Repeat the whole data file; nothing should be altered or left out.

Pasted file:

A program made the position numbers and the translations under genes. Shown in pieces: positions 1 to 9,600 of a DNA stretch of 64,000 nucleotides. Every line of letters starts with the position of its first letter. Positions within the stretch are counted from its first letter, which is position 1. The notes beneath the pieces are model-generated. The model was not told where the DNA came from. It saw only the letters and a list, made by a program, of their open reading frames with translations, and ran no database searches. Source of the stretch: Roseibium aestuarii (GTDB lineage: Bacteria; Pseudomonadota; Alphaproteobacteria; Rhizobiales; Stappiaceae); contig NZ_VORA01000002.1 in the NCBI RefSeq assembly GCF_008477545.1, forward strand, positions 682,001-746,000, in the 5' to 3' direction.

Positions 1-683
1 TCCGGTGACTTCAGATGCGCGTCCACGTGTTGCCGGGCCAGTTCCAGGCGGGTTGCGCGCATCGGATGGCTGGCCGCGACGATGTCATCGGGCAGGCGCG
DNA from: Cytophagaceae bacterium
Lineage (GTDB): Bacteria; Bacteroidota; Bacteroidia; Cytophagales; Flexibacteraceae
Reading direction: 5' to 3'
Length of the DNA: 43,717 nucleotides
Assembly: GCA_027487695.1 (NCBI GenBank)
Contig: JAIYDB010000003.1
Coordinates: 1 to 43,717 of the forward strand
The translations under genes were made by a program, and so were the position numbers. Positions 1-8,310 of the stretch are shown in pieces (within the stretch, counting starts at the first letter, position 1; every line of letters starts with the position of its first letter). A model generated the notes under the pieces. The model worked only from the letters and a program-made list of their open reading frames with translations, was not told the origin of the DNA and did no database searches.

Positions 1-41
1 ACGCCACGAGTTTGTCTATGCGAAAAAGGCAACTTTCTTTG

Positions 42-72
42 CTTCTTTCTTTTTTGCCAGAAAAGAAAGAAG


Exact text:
A program made the position numbers and the translations under genes. Shown in pieces: positions 1 to 9,600 of a DNA stretch of 64,000 nucleotides. Every line of letters starts with the position of its first letter. Positions within the stretch are counted from its first letter, which is position 1. The notes beneath the pieces are model-generated. The model was not told where the DNA came from. It saw only the letters and a list, made by a program, of their open reading frames with translations, and ran no database searches. Source of the stretch: Roseibium aestuarii (GTDB lineage: Bacteria; Pseudomonadota; Alphaproteobacteria; Rhizobiales; Stappiaceae); contig NZ_VORA01000002.1 in the NCBI RefSeq assembly GCF_008477545.1, forward strand, positions 682,001-746,000, in the 5' to 3' direction.

Positions 1-683
1 TCCGGTGACTTCAGATGCGCGTCCACGTGTTGCCGGGCCAGTTCCAGGCGGGTTGCGCGCATCGGATGGCTGGCCGCGACGATGTCATCGGGCAGGCGCG
DNA from: Cytophagaceae bacterium
Lineage (GTDB): Bacteria; Bacteroidota; Bacteroidia; Cytophagales; Flexibacteraceae
Reading direction: 5' to 3'
Length of the DNA: 43,717 nucleotides
Assembly: GCA_027487695.1 (NCBI GenBank)
Contig: JAIYDB010000003.1
Coordinates: 1 to 43,717 of the forward strand
The translations under genes were made by a program, and so were the position numbers. Positions 1-8,310 of the stretch are shown in pieces (within the stretch, counting starts at the first letter, position 1; every line of letters starts with the position of its first letter). A model generated the notes under the pieces. The model worked only from the letters and a program-made list of their open reading frames with translations, was not told the origin of the DNA and did no database searches.

Positions 1-41
1 ACGCCACGAGTTTGTCTATGCGAAAAAGGCAACTTTCTTTG

Positions 42-72
42 CTTCTTTCTTTTTTGCCAGAAAAGAAAGAAG